Everything changed when they moved to Los Angeles and producer Gary Katz decided to take a chance on them. Their songs were too complex for other artists, so Katz allowed them to record them themselves. Becker and Fagen, who had been in the industry for a while, recruited a big band with musicians like Denny Dias and Jeff "Skunk" Baxter on guitars, Jim Hodder on drums and singer David Palmer, mainly hired because the shy Fagen didn't like to sing live. With Fagen as lead singer and handling keyboards and Becker taking over on bass, by this time a Gibson Thunderbird IV, Steely Dan began recording their debut album, Can't Buy a Thrill.
Despite having two exceptional guitarists in Baxter and Dias, Becker and Fagen began to show that they were not married to anyone by giving the solo on the album's best song, the explosive Reelin' In the Years, to a session player, Elliott Randall, who delivered Jimmy Page's all-time favourite solo.
The album was a huge success, supported mainly by two hit singles, Do It Again and Reelin' In the Years itself. The following year Countdown to Ecstasy appeared, with Palmer out after Katz and Becker convinced Fagen that his voice was much better suited to the project. Dias and Baxter shine on the splendid Bodhisattva, but Becker and Fagen again prefer another guitarist, in this case the great Rick Derringer, to show off on slide on Show Biz Kids.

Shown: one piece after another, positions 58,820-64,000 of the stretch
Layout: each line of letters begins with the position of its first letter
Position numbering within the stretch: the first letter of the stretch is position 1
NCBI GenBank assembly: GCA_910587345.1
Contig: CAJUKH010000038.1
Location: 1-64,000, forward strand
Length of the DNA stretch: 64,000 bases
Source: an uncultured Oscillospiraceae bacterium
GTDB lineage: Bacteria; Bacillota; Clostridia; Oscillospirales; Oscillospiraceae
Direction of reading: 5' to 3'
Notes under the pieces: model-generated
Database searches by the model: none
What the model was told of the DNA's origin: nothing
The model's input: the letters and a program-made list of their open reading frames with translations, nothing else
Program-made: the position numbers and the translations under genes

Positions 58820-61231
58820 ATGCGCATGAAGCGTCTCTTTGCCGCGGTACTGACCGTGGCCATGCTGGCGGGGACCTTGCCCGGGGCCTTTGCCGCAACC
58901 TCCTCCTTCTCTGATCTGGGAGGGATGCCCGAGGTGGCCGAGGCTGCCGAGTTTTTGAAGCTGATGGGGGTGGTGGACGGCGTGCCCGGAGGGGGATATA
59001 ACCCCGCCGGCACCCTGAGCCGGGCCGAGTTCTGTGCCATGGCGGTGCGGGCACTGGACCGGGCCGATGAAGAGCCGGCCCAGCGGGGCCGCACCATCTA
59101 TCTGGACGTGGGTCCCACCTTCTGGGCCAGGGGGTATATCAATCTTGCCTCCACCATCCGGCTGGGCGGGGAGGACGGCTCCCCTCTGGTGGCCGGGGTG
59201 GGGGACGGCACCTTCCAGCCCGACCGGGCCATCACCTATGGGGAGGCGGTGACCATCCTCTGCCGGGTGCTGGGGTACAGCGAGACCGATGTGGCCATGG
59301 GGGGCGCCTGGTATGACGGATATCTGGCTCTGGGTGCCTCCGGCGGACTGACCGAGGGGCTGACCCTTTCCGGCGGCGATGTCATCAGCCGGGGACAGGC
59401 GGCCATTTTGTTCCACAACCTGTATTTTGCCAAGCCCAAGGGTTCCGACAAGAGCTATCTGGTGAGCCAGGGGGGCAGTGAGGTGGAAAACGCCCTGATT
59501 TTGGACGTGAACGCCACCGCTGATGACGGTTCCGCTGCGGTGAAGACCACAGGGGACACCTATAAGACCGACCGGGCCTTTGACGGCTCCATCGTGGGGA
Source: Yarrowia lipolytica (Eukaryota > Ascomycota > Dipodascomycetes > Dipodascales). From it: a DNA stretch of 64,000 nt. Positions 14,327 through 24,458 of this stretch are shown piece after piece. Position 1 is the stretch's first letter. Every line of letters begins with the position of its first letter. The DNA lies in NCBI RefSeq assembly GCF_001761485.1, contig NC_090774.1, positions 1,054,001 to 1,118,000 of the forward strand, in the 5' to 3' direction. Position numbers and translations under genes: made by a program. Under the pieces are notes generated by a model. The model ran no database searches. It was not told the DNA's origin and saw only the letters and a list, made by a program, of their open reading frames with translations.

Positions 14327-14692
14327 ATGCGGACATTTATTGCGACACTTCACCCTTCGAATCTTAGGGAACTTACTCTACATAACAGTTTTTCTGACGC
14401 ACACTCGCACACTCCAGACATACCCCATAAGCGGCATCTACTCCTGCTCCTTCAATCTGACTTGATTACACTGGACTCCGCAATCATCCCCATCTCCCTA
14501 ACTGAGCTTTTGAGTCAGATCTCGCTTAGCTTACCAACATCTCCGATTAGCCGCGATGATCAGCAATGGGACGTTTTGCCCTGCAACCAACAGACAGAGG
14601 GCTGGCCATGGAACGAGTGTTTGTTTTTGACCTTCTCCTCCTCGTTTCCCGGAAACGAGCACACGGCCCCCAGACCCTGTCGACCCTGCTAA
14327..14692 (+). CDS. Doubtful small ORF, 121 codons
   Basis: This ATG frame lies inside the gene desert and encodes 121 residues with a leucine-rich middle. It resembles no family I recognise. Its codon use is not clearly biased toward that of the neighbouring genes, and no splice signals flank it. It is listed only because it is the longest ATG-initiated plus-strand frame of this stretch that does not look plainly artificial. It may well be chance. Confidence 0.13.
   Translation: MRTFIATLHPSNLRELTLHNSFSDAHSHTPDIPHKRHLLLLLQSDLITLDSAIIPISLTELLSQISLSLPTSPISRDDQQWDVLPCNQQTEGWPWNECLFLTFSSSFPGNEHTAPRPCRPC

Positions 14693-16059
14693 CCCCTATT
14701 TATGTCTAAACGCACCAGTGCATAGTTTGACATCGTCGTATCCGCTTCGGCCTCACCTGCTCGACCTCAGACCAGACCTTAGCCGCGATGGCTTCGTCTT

Their sophisticated mix of rock, jazz and pop, with a bit of blues once again proved to be a winning formula but not everyone was happy in the band. The members who did not contribute compositions, all except Becker and Fagen, wanted to tour more, while the two leaders were not in the mood. All this culminated in the departure of all of them, but not before recording the best album to date by the band, Pretzel Logic, in which; while containing jazz influences, with that introduction taken from Horace Silver's Song For My Father, the version of Duke Ellington or the tribute to Charlie Parker; it also delves into their more pop-oriented approach and shorter, more accessible songs, like the big hit Rikki Don't Lose That Number or the marvellous Any Major Dude Will Tell You.